Same Same But Different’s All-Time Asian World Cup XI

Gabriel Tan Gabriel Tan

“Same Same But Different: Your Asian Football Show” brings to you our All-Time Asian XI in the history of the FIFA World Cup.

Since the inaugural edition of the FIFA World Cup in 1930, 12 members of the Asian Football Confederation have competed on the biggest stage in world football.

Indonesia – then known as the Dutch East Indies – were the first to partake in 1938, DPR Korea had a memorable run in 1966, while Korea Republic’s fourth-place finish in 2002 remains the best performance by an Asian side.

Along the way, many players hailing from the continent have used the World Cup as a platform to write their names into footballing folklore.

Although it is by no means an easy task, here is Same Same But Different: Your Asian Football Show’s All-Time Asian World Cup XI.

Goalkeeper: Lee Won-jae (Korea Republic)

Sure, Yoshikatsu Kawaguchi and Mohamed Al-Deayea are both legends of Asian football in their own right, but could it be ever have been anyone other than Lee Won-jae?

Probably not after his penalty shootout heroics in 2002, denying Joaquin to help the South Koreans claim a memorable quarter-final triumph over mighty Spain.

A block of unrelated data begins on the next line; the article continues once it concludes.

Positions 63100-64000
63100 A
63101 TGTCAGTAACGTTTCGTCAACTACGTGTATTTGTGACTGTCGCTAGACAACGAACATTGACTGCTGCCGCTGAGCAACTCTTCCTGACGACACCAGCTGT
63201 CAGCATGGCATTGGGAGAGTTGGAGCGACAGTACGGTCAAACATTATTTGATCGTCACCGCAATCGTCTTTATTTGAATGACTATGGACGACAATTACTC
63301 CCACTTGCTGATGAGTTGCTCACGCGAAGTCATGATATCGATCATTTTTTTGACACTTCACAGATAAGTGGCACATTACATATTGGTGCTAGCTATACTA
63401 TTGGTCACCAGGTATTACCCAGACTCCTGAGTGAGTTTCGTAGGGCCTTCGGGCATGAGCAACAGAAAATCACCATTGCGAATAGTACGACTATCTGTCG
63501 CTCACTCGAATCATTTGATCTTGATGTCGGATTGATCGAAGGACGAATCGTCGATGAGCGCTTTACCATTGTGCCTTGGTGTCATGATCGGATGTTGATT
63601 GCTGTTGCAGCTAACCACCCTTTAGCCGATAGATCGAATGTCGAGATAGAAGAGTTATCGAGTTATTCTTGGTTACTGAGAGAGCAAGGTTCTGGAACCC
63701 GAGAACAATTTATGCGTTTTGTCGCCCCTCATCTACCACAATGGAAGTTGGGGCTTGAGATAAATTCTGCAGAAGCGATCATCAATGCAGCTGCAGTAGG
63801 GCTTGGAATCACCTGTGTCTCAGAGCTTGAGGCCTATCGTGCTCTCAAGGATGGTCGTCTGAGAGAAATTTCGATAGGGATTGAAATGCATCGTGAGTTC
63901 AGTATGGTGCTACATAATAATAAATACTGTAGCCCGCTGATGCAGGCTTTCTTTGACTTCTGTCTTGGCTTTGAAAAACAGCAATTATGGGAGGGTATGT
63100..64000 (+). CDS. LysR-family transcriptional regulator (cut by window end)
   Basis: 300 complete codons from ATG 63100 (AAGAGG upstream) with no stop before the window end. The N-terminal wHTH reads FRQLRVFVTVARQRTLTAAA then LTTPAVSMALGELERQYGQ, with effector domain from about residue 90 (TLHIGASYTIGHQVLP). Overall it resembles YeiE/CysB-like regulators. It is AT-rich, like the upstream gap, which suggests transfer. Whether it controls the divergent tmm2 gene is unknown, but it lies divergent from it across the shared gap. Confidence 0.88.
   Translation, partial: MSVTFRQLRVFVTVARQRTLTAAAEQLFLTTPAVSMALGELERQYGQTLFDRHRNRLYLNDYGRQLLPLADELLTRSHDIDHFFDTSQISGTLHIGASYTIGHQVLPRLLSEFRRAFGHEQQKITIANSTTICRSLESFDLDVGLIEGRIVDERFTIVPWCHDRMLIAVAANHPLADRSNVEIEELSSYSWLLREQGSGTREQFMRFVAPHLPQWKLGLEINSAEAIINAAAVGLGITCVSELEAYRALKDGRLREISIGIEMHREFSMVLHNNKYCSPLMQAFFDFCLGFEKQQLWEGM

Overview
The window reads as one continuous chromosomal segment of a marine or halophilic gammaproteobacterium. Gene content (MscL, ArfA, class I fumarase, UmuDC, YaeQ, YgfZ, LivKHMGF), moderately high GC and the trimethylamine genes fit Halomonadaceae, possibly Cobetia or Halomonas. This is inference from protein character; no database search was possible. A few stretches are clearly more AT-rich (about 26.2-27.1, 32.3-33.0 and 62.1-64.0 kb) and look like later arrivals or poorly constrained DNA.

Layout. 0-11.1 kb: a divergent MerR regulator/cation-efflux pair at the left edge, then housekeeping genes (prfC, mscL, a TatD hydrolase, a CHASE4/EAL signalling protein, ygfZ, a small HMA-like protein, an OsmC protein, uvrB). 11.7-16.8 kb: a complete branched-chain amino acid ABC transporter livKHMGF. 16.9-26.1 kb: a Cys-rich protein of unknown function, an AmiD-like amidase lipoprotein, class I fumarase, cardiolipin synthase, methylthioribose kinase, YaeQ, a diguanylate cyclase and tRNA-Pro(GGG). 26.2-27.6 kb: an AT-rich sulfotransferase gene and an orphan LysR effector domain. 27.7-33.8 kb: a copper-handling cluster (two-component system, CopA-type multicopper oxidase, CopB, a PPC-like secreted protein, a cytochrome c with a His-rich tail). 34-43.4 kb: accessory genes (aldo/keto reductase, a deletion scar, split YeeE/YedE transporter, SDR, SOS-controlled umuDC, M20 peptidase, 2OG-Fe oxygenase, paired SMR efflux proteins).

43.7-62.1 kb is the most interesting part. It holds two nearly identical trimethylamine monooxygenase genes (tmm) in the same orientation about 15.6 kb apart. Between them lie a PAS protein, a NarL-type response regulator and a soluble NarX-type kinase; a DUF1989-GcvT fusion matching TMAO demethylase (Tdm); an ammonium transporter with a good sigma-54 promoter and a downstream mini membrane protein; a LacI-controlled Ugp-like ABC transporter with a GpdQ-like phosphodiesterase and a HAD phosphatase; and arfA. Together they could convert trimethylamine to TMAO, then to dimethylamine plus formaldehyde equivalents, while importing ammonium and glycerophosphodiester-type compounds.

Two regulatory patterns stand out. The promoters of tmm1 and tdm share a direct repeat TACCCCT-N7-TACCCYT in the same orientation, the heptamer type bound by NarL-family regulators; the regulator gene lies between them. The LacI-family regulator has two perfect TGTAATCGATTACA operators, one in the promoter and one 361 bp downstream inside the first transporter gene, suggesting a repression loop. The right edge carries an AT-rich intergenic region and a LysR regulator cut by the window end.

Lee should also be recognised for his longevity having featured at four World Cups, starting from USA 1994 and finishing up in South Africa 2010.

Defender: Lucas Neill (Australia)

Lucas Neill was involved in the controversial moment at the 2006 World Cup when he was adjudged to have fouled Fabio Grosso deep in injury-time, which led to Italy netting a 95th-minute winner against Australia in the Round of 16.

Nonetheless, that incident aside, Neill was a reliable and consistent performer for the Socceroos in their World Cup campaigns, captaining them in both 2010 and 2014.

Defender: Hong Myung-bo (Korea Republic)

The first Asian player to play in four consecutive World Cups, named by Pele in his 125 greatest living footballers… Hong Myung-bo had no shortage of accolades throughout a glittering career.

His finest hour, however, came in 2002 when – as a 33-year-old – he captained Korea Republic in their stunning run to the semi-finals on home soil.